Thursday, May 07, 2015

Unfriended (Leo Gabriadze, 2015)


TC: OMG! Did u c Unfriended?

NV: Yes

TC: OMG! Wasnt it scary? LOL!

NV: It was all right

TC: WTF?!!! I near crpped in my pants!

NV: It was all right


NV: I didn't not like it, just liked it okay

TC: So wats wrong wid it?

NV: It's basically your standard-issue horror film, with the technology upgraded. Y'know, where the hero or heroine has his or her hand on the door and the audience screams "Don't open that door!" and they go through anyway, only translated for the cyberage: "Don't click on that link!" "Don't download that file!" The technology is state-of-the-art, the characters as dumb as ever.

TC: But dats d best part!

NV: It's clever. All those hoary old cliches, updated for social media. Someone called it a Heathers (1988) for our age; problem with that comparison is that Heathers had funny dialogue and a real 'fuck you!' attitude. That film would have been even stronger if they hadn't censored the ending, switched out the original explosive finale (the school blows up) for a cop-out uplifting one. Writer Daniel Waters' scripts (including one of my favorites) keep getting changed all the time--why is that, I wonder?

TC: U think maybe they shouldve moved d camera more? Maybe included stuff outside d computer screen?

NV: No, that's the cleverest part, that it's a horror movie about social media told entirely through the medium of social media. Pop up screens, audios, video recordings, private chat; I liked it that you can actually follow a character's thought processes (mainly the girl's, since it's her computer screen being projected on the big screen) by the way the cursor arrow moves or hovers over some link or button--sometimes switching back and forth between links because she's conflicted on which to click. Some of the best chills are when she's hovering over some blinking button, too scared to click on it, too scared not to.

TC: So u LIKD d movie!

NV: It has clever bits. Then the not-very-good special effects take over, the plot and most of its hard-earned (virtual) realism goes flying out the window (if the killer's supernaturally omniscient and omnipotent, why bother installing an extra camera in the ventilation grating behind one of the kids?), and we're back in Insidious/Paranormal Activity/Conjuring territory. Not that I like those movies any better.

Meantime what have we got? The usual revenge flick, with the usual heavy-handed moral nailed to its forehead: “Don't cyberbully because it'll come back to you.” Too bad the film doesn't really take its principle all the way, having to rely on, oh, a gun, a blender, a knife and all the tired conventional claptrap horror filmmakers have been using since time immemorial (or at least the '80s). Couldn't a victim at least be deleted pixel by pixel, screaming in virtual agony? Couldn't his brain functions be wiped one file at a time? Couldn't he die in some nasty 3D printing incident, the digital modeling turned inside-out (horrifying thought!)? Nice idea, poor resolution, could've been executed better.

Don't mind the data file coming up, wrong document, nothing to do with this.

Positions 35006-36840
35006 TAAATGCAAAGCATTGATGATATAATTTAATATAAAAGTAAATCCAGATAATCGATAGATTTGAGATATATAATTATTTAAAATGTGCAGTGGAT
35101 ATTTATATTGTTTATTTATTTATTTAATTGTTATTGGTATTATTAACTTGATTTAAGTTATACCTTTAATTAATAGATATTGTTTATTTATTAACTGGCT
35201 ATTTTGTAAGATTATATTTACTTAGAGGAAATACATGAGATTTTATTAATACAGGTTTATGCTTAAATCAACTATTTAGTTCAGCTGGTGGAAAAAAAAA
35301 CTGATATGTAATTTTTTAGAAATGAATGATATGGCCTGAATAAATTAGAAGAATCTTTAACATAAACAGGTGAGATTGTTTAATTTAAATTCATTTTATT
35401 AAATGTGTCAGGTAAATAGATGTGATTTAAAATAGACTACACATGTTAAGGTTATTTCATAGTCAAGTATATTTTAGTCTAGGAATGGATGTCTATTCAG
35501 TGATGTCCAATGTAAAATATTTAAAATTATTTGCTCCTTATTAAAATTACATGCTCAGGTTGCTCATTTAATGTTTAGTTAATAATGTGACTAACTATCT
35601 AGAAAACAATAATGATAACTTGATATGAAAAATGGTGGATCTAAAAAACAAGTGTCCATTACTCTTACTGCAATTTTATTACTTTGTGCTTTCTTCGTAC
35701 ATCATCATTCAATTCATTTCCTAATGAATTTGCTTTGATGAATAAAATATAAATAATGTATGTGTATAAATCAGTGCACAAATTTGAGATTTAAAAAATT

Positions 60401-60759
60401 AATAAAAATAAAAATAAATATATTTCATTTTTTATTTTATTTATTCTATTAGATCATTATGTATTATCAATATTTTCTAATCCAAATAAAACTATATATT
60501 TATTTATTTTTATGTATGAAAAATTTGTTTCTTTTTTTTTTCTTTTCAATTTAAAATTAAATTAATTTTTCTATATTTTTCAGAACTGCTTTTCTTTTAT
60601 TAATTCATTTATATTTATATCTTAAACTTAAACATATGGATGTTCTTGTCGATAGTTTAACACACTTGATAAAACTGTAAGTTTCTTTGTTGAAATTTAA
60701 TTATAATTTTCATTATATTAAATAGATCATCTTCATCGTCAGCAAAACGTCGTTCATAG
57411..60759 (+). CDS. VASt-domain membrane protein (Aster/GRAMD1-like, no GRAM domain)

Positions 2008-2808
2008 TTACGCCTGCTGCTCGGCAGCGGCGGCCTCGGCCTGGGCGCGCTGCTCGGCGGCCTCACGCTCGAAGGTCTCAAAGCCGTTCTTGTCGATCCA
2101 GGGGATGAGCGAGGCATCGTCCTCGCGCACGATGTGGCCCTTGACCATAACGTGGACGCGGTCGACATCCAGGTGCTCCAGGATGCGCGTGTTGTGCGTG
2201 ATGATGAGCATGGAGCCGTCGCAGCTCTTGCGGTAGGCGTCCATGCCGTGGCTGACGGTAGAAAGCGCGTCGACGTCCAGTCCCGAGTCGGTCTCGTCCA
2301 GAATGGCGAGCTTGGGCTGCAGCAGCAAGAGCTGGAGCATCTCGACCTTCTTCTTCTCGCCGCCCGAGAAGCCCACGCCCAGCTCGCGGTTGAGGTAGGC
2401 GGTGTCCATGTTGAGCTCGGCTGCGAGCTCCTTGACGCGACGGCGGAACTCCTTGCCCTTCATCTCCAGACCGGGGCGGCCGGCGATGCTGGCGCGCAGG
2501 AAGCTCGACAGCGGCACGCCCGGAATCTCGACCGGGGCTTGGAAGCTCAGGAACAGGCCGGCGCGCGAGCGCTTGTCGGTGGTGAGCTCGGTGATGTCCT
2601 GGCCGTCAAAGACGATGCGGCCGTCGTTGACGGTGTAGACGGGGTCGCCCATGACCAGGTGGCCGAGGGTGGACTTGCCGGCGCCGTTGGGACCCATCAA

TC: But it scard u?

NV: Sometimes, not always.

TC: Den its GOOD.

NV: I stopped looking for horror in horror films.

TC: Dat doesnt even make sense!

NV: I stopped looking for horror in horror films. 

Scares are no longer the standard by which I measure horror. Any movie that uses shock cuts and cranks up the volume can scare anyone--doesn't mean they're actually good. The more ambitious, more artful goal is to do something that'll haunt the viewer even when the video screen is turned off, or you step out of the theater.  

I love a gorgeously photographed film like say John Boorman's demented Exorcist 2: The Heretic (which I much prefer over William Friedkin's dully straightforward original); a perfectly poised portrait of paranoia like Roman Polanksi's Rosemary's Baby; a sophisticated horror-comedy like James Whale's Bride of Frankenstein. The filmmaker has to bring something more to the table than cheap scares or I'm not even going to bother. Watching it seriously, I mean. At most I'll sit in one corner throwing quips and popcorn at the big screen.

TC: …

NV: ?


TC: U hate movies

NV: Not true I

TC: Something's a big hit n you have to piss on it

NV: Not necessarily

TC: I dont know y u bother writing about movies if u keep beating em up so much

NV: I beat up a lot of movies because I love the good ones

TC: Then stick to writing bout d good ones, shole

NV: If you're going to be like this maybe I should

TC: I have an idea

NV: Huh?

TC: Lets play a game

NV: omg

First published in Businessworld 4.30.15

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